Fort Ticonderoga’s newest exhibit, “It would make a heart of stone melt”: Sickness, Injury, and Medicine at Fort Ticonderoga, is now open. The exhibit explores early medical theory, practice, and experience as each relates to the armies that served at Fort Ticonderoga in the 18th century.
Organized into several sections, the exhibit presents an overview of medical practices, diseases of the army, and the treatment of wounds for the armies that fought in America during the French and Indian War and American Revolution.
“Medical care of troops was of paramount concern to the armies that sought to attack or defend Ticonderoga, and lessons learned at Ticonderoga had a direct impact on the outcome of the American Revolution,” Chris Fox, Fort Ticonderoga Curator of Collections, said. “The health and well-being of an army had a direct impact on its effectiveness on the battlefield.”
When the American army was struck with a smallpox epidemic in the aftermath of the invasion of Canada during the winter of 1775-1776, the army had to take swift action. American commander Colonel Benedict Arnold implemented a comprehensive, but controversial inoculation program to rid the army of the disease. As a result of his actions, the American army in New York was largely free of smallpox by the spring of 1777. So successful was the program of inoculation that General George Washington implemented a similar program for the army as a whole following year. As a result, the American army became virtually free of one of its most serious ailments which led to a stronger army and helped secure American independence.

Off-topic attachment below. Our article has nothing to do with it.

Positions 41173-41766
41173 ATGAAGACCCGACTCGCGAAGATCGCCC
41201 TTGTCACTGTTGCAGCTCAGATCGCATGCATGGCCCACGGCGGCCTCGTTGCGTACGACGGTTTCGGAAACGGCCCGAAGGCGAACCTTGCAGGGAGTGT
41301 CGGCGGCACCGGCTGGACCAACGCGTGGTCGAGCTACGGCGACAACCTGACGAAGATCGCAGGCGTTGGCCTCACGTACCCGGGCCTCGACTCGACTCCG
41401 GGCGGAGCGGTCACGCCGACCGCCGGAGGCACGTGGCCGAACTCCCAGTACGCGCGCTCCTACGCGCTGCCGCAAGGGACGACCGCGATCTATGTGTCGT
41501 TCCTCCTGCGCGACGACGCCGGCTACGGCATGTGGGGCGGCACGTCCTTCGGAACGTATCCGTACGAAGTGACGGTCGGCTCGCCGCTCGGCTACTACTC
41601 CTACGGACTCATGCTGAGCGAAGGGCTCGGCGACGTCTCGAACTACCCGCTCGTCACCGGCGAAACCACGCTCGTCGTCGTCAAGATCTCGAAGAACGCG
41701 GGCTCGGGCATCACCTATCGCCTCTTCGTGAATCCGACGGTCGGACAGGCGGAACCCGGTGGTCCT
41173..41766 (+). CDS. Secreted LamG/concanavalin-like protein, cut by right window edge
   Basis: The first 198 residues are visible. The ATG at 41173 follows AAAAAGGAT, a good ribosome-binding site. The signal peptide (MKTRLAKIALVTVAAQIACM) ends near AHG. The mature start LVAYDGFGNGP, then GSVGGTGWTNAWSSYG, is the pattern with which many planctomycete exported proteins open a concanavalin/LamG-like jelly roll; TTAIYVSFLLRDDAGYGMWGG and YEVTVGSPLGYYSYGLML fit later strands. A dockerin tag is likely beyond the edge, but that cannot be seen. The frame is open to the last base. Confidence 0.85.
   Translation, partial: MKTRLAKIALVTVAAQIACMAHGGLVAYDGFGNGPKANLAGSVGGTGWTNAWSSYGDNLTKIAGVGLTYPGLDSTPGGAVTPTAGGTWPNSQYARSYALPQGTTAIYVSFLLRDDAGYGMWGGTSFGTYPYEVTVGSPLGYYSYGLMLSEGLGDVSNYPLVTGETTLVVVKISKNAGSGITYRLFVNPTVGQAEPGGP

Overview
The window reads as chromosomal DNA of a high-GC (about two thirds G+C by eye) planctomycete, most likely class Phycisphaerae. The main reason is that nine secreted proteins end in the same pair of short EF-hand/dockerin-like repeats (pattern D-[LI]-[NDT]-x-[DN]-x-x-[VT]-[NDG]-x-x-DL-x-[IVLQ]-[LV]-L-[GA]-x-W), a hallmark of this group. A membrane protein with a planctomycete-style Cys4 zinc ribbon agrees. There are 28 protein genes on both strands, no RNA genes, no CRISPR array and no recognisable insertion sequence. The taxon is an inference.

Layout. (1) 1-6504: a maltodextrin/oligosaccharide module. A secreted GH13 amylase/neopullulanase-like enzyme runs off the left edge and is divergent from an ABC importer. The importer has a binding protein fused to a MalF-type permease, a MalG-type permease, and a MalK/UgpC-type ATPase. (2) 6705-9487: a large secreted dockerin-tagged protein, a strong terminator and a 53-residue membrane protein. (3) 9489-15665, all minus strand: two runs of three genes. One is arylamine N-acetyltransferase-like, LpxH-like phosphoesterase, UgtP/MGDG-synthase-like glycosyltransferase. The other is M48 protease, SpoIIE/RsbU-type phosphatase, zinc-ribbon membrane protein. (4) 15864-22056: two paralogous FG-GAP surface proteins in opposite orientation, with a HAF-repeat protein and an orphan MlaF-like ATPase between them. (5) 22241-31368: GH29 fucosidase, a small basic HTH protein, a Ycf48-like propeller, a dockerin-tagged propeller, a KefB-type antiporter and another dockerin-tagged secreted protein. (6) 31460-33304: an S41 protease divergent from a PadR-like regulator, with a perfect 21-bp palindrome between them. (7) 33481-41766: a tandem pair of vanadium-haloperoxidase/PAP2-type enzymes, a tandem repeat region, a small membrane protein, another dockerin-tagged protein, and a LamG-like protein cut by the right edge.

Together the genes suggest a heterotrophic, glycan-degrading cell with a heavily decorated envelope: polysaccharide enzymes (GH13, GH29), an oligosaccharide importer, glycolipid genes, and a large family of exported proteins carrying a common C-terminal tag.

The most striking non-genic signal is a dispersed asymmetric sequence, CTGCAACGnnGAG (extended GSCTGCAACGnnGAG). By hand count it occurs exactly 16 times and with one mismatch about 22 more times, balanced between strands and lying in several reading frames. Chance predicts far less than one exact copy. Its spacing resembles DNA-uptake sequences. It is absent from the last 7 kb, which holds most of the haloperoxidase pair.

“The creation of this exhibit is an important step in a process to improve Fort Ticonderoga’s exhibits and make them more engaging and informative for the public,” said Beth Hill, Fort Ticonderoga President and CEO. “Our exhibits combined with related interpretive programming bring the Fort to life in a groundbreaking approach that continues to place Fort Ticonderoga as a premier destination experience and nationally recognized center of learning.”
The new exhibit is included in Fort Ticonderoga’s general admission price and will be on display throughout the 2013 season. For more details visit www.fortticonderoga.org or call 518-585-2821.